Cinema Lane, Wexford

Cinema Lane is a small one-way street that runs between the South Main Street and Wexford’s Crescent Quay. The street is also commonly referred to as Harper’s Lane. Often, you’ll find that both names are used interchangeably and that many businesses in the area will use both Cinema Lane and Harper’s Lane (sometimes spelled as Harpur’s Lane) in their address.

It is one of two parallel streets that connect Wexford’s Crescent Quay with South Main Street; with the other being Henrietta Street. The name takes after a 600-seater cinema called “The Palace Cinema”, which was opened on the street back in 1914. The Palace Cinema was Wexford Town’s first proper cinema. The first movie to be shown at the cinema was The Old Maid’s Baby (1914).

The name Harpur originates from the name of a local Wexford family, which owned much of the property in the area. One of the most famous members of this family was Thomas Harpur, who served as the Mayor of Wexford in the late 1800s.

In the past, it was also known as Hays Lane.

Cinema Lane

The photo above was taken at the entrance to South Main Street, opposite the end of Peter Street. The building to the right is occupied by a fast food outlet called Uncle Sams. In times gone by, the premises was home to a shop called Peter Murphy & Son, which was a family-owned grocery store. The building to the left is currently occupied by Costa Coffee.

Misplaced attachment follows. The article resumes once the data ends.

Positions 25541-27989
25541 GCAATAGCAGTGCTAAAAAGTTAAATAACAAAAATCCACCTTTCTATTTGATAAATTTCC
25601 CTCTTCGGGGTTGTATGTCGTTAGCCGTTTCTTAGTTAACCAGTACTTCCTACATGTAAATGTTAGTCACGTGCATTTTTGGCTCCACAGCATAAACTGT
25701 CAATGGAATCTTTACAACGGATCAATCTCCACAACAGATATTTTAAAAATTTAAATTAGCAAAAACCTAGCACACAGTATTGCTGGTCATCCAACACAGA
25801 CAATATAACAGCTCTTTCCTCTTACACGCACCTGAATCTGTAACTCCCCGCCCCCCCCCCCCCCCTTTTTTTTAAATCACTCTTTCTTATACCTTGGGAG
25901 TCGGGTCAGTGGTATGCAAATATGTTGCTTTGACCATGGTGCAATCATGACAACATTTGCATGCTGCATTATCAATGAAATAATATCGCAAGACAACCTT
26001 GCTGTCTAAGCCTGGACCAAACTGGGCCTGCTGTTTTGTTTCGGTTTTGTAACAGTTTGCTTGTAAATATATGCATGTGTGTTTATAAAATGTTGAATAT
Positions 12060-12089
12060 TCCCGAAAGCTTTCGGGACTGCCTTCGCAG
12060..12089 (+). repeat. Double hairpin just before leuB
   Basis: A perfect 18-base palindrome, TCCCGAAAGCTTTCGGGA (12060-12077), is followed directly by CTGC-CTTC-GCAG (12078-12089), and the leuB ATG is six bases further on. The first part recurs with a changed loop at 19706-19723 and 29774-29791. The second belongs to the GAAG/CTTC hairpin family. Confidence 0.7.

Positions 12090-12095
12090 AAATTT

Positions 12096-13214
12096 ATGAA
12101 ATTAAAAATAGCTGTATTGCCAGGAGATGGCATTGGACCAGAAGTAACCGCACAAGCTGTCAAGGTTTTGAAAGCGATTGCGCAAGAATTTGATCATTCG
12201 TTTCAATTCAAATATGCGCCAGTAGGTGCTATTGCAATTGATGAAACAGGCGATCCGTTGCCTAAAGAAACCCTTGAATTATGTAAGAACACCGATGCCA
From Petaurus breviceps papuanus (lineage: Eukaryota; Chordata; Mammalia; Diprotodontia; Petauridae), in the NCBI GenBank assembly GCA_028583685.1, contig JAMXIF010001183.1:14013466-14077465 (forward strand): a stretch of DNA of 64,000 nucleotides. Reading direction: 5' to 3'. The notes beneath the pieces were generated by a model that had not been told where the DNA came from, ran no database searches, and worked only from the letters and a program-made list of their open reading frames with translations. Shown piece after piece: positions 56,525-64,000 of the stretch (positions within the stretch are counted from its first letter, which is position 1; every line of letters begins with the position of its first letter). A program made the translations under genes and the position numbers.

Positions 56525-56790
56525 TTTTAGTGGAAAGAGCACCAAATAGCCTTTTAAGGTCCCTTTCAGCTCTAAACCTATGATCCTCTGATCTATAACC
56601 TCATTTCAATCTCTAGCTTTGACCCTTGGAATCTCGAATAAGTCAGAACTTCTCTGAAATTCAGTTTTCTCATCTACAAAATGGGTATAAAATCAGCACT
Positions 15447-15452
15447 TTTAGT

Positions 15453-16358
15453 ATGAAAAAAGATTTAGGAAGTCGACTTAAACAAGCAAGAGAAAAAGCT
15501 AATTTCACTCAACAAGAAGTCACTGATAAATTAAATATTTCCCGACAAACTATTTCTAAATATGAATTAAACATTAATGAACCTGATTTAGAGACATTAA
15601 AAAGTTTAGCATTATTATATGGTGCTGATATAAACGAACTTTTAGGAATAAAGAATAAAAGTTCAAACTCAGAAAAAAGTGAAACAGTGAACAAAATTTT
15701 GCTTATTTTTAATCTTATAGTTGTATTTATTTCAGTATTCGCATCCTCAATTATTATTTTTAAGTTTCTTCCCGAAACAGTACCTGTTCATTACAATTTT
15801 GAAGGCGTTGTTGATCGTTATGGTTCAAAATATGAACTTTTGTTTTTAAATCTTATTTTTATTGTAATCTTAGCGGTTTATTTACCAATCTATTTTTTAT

On the 8th of March, 1958, Cinema Lane became the scene of a murder that remains unsolved. The victim was William Hannan, who owned a small newsagents shop called The Dainty.

Cinema Lane, Wexford

Further down this lane, Ned Buggy used to operate a general-purpose sports shop (with camping gear, etc). Nowadays, Ned and his son operate a handball store in the premises called The Handball Alley.

The area has been home to a number of other businesses in the recent past, such as Ann’s Angels and Farrell’s Furniture store.

Harper's Lane

Pictured above: The entrance to Harper’s Lane, as it leads out onto the Crescent Quay.

In the middle of Harper’s Lane, you’ll find a small archway, which connects the street with Henrietta Street.

Ordnance Survey maps from the 19th century show that the street was called Harper’s Lane and that it was the location of a large timber yard. This timber yard occupied a large portion of the land between the street and Henrietta Street.

Read: Pictures of Wexford.